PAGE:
Crops Analysis (VIP) -- December 10, 2013

December 10, 2013 08:40 AM


Price action:
Corn futures settled 1 to 2 1/4 cents lower through the July 2015 contract.

Fundamental analysis: USDA's corn carryover projection was cut more than expected to 1.792 billion bu. in the Supply & Demand Report. But that failed to spark buying interest as it was really a reminder that supplies will be plentiful through the current marketing year -- they just aren't expected to be quiet as heavy as previously thought.

Spillover pressure from the wheat market and a downturn in soybean futures after USDA's data was released also weighed on corn futures today. Corn will likely need help from beans and wheat for the market to embark on an extended price recovery.

Technical analysis: March corn futures are signaling bottoming action may be in the works. But the contract must push above the November high of $4.49 1/2 and old support at $4.59 to spark any meaningful chart-based buying. Contract-low support is at $4.18 1/2.

Hedgers: 25% of 2013-crop production is sold via cash forward contract for harvest delivery.

Cash-only marketers: 25% of expected 2013-crop production is sold via forward contract for harvest delivery.




Price action: Soybean futures were highly volatile today. After a stronger start to the daytime session, futures softened after the release of the USDA reports, but then trimmed losses into the close to finish 4 3/4 to 8 1/2 cents lower.

Fundamental analysis: USDA trimmed 2013-14 soybean carryover more than expected to a very tight 150 million bushels. But USDA also raised its global 2013-14 carryover peg to show supplies are in a period of rebuilding. USDA raised its U.S. export projection from last month, reminding the market of China's large appetite for soybeans, although it sees total exports from South America (Argentina, Brazil and Paraguay) 19.06 MMT more than the U.S. tally in 2013-14.

Traders continue to keep a close eye on South American weather conditions, as heavy rains in Mato Grosso are raising concern about the spread of rust (see "Evening Report" for more). But favorable conditions are expected across most areas of South America for the near-term

Technical analysis: January beans posted a higher-high of $13.53 1/2 before diving into negative price territory. Futures respected uptrending support drawn off November reaction lows to maintain a positive technical bias on the charts.

Hedgers: Get to 100% sold in the cash market on 2013-crop production. We'll manage risk on the board the remainder of the marketing year.

Cash-only marketers: Get to 75% sold on 2013-crop production.




Price action: Wheat futures saw pressure build throughout the day. HRW and SRW wheat posted losses of 8 1/2 to 11 3/4 cents for the day, while HRS wheat finished 5 3/4 to 9 1/4 cents lower.

Fundamental analysis: Wheat futures softened following the release of Supply & Demand Report data that favored market bears. This, in turn, triggered sell stops as a number of contracts moved through contract-low support.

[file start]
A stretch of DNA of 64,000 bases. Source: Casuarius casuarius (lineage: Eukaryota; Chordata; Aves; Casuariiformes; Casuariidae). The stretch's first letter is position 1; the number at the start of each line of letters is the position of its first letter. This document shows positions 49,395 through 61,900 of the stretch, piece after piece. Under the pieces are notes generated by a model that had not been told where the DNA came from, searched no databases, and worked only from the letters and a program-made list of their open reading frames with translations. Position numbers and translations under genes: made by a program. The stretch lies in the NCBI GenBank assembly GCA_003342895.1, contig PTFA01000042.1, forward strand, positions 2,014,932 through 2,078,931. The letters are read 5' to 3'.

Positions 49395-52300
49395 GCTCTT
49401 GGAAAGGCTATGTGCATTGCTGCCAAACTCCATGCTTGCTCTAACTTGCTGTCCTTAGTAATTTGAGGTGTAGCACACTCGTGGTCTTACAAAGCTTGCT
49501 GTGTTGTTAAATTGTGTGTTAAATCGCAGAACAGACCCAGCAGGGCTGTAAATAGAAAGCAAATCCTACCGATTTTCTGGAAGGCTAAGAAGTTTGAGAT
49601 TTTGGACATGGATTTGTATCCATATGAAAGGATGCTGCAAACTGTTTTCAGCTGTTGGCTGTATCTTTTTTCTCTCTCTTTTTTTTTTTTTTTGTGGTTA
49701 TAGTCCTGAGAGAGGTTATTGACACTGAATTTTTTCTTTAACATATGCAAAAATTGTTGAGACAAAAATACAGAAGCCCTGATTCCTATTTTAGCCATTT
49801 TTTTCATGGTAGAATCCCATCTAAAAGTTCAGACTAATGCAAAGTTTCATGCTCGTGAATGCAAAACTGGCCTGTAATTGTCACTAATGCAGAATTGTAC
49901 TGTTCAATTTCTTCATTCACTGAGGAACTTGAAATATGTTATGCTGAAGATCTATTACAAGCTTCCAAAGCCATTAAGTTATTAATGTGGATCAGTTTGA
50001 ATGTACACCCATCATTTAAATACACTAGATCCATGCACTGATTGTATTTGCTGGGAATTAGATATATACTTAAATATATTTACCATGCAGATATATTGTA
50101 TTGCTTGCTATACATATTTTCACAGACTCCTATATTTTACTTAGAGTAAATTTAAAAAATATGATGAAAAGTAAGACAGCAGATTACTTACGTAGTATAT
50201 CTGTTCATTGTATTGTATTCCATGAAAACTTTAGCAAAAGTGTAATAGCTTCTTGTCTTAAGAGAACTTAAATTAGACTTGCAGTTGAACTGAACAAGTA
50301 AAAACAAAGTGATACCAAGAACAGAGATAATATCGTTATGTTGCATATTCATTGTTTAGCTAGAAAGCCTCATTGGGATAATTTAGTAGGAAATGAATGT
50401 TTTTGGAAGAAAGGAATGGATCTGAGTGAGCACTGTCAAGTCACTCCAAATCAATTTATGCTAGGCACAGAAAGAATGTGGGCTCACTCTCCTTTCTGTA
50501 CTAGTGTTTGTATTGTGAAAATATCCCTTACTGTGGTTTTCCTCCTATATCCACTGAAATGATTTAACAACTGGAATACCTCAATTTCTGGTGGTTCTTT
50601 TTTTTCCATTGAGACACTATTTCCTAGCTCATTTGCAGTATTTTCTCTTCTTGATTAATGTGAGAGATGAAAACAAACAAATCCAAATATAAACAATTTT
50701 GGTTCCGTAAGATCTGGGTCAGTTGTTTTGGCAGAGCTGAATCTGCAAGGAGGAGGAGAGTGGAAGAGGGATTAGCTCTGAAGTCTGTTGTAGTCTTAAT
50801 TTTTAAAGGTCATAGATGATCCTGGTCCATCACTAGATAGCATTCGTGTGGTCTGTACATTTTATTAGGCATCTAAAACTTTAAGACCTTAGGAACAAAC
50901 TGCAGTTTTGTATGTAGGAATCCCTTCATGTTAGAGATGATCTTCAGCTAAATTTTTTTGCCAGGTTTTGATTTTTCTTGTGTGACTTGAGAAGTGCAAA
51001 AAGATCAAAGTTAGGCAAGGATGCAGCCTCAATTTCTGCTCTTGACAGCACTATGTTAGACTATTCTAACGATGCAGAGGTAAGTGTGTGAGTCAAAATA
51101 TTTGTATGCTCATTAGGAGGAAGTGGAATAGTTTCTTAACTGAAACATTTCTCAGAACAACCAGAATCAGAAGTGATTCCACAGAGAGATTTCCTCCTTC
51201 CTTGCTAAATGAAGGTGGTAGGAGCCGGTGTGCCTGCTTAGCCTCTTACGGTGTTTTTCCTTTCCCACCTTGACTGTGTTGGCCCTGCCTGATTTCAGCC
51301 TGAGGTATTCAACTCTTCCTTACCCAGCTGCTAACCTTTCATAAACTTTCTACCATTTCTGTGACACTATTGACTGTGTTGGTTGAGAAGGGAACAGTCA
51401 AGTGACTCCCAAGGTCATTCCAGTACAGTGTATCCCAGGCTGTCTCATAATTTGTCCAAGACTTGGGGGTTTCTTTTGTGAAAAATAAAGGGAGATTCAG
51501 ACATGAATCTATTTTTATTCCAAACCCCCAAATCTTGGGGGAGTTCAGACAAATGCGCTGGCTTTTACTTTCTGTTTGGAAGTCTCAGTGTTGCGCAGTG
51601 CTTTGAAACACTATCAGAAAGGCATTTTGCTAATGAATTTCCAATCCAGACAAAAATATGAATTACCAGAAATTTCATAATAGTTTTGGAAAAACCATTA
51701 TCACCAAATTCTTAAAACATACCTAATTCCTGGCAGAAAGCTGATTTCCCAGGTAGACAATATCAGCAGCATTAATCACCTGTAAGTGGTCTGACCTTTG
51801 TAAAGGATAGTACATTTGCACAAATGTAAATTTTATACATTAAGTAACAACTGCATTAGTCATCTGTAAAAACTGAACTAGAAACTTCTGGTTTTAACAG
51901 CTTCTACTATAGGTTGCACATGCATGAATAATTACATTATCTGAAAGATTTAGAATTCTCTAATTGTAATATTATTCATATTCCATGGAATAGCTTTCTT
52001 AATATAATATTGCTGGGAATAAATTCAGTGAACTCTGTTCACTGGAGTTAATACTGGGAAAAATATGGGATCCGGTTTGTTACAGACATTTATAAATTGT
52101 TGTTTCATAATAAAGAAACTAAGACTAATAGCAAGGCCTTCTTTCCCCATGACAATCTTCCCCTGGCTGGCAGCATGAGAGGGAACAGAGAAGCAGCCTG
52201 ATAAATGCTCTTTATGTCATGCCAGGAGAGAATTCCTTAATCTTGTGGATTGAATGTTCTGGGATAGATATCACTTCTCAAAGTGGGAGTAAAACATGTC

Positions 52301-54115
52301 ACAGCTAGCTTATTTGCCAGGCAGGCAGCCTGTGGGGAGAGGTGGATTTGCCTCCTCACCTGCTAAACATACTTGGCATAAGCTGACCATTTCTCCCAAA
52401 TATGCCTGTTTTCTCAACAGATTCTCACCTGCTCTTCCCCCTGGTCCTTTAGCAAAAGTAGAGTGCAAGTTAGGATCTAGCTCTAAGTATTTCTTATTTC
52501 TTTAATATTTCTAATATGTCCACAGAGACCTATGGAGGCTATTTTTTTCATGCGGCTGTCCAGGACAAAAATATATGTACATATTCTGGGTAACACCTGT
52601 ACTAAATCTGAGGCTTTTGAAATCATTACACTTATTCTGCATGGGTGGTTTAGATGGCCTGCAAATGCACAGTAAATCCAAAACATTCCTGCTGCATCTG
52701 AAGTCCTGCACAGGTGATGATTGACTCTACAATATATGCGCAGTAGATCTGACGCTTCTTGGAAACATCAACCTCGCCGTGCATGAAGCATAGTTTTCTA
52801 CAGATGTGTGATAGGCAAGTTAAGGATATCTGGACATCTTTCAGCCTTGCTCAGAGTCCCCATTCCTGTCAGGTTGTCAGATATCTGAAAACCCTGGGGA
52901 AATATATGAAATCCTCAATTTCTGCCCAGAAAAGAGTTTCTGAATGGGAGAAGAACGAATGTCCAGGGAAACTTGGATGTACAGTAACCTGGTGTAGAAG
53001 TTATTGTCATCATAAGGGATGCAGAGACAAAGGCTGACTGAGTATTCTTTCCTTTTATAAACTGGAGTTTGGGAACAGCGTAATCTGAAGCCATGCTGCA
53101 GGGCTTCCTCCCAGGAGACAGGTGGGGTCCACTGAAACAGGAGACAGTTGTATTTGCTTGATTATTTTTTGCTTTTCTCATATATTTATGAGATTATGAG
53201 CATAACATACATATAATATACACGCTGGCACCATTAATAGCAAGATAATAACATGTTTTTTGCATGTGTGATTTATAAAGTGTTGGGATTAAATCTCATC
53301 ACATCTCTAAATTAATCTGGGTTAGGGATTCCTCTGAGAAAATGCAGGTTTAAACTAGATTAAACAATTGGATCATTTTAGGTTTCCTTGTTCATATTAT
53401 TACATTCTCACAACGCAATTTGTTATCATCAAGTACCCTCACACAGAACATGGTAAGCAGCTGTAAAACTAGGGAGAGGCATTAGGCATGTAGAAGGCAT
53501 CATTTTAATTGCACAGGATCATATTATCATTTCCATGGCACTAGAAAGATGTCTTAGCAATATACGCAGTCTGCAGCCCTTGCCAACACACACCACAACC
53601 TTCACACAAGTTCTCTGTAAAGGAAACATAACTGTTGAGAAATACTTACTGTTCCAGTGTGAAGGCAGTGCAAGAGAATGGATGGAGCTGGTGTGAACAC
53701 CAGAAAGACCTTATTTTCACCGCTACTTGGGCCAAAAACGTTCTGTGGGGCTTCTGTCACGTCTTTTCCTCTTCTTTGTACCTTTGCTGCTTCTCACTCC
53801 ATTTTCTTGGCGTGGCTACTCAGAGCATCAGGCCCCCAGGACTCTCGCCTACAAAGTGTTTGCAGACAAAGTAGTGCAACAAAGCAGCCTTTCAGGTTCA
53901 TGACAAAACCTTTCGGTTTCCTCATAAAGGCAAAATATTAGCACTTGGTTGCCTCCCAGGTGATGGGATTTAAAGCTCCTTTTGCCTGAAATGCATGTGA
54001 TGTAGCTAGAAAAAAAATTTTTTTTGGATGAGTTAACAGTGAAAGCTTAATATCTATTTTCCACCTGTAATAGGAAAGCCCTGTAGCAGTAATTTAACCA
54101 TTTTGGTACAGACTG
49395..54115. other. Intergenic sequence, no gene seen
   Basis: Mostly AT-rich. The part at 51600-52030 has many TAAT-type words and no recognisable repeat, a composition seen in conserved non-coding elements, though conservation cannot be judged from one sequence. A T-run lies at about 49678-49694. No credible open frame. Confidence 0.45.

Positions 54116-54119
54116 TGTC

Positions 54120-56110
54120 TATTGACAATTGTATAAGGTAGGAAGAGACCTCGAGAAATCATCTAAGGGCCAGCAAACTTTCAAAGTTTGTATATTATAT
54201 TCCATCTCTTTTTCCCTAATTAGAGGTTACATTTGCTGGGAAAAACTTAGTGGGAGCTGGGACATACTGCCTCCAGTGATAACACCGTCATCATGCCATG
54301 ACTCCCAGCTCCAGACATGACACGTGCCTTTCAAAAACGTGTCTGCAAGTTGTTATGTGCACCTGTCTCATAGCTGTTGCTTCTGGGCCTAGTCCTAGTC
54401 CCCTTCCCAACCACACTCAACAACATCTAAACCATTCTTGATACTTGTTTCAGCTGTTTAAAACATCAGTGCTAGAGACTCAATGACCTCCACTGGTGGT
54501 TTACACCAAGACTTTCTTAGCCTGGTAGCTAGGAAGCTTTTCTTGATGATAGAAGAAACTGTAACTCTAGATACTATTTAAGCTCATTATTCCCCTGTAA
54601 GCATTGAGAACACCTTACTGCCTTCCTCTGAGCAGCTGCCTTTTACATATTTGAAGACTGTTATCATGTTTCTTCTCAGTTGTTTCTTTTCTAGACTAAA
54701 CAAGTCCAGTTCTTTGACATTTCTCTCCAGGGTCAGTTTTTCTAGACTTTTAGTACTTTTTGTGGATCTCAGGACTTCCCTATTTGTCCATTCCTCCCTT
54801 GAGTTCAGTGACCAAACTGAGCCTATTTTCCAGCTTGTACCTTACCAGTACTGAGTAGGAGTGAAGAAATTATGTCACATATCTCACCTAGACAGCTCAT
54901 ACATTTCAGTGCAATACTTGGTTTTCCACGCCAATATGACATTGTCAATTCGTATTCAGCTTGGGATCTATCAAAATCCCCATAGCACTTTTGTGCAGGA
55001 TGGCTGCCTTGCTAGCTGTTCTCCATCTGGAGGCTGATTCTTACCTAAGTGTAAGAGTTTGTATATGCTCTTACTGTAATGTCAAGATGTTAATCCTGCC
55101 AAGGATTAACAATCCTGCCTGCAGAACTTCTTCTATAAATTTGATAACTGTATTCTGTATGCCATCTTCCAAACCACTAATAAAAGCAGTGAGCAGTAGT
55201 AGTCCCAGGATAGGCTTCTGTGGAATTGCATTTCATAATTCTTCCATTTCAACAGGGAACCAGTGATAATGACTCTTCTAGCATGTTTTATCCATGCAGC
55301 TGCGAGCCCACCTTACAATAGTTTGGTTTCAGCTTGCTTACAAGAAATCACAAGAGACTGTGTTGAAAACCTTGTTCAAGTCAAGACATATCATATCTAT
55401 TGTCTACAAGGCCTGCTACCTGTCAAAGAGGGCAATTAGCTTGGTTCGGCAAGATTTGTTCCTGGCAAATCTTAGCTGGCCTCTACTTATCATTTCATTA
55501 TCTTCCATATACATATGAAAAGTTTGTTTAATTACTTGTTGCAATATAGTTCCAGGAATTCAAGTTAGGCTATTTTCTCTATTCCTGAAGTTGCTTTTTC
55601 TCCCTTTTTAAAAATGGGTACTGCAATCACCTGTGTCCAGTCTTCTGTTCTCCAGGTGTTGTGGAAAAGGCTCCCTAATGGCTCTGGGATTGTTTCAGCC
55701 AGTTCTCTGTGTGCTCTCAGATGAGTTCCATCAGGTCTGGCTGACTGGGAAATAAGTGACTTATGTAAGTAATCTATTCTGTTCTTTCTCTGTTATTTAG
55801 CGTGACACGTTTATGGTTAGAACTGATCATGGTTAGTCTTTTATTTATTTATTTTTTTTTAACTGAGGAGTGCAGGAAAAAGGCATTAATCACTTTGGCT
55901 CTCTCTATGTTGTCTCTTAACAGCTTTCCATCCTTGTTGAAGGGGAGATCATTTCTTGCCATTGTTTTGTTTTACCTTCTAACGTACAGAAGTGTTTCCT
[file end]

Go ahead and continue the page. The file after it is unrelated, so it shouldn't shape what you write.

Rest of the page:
USDA raised its 2013-14 carryover projection for wheat by 10 million bu. to 575 million bu., whereas traders had anticipated a 12-million-bu. reduction from November. Global wheat carryover also came in heavier than anticipated. Plentiful global wheat supplies were the source of much of the price pressure. Spillover from the corn and soybean markets added to the negative tone.

Technical analysis: SRW March wheat hit a new contract low of $6.35 today, which is now initial support. Bears' next target is on the weekly continuation chart at the August low of $6.23. The $6.50 area that roughly coincided with the previous contract low is now resistance.

Hedgers: 75% sold on 2013-crop in the cash market. No 2014-crop sales are advised.

Cash-only marketers: 50% sold on 2013-crop. No 2014-crop sales are advised at this time.




Price action: Cotton futures faced pressure early today, but the market improved this morning and it maintained those modest gains into the close. Futures posted gains of 17 to 33 points on the day, which was good for a high-range close.

Fundamental analysis: USDA's changes to both its Supply & Demand and Crop Production Reports relative to cotton were fairly minor, resulting in a muted response from the marketplace. USDA lowered its national average cotton yield estimate by 2 lbs. from November to 806 lbs. per acre, which resulted in USDA lowering its production estimate by 36,000 bales from the month prior. The department left its cotton carryover projection for 2013-14 unchanged at 3 million bales.

While U.S. supplies remain well below year-ago, global supplies are ample. In fact, USDA raised its world cotton carryover projection from last month to a record 96.42 million bales.

The key to the longer-term price outlook for the cotton market remains Chinese demand. USDA left its 2013-14 Chinese cotton import forecast at 11 MMT today.

Technical analysis: March cotton futures closed at the contract's highest level since October today. Bulls' next target is the 81.64-cent area, which acted as tough support the bulk of this year. Support is layered from the psychologically significant 80.00-cent area to the November low of 76.65 cents.

Hedgers: 50% of expected 2013-crop is sold in the cash market.

Cash-only marketers: 50% sold on 2013-crop production.


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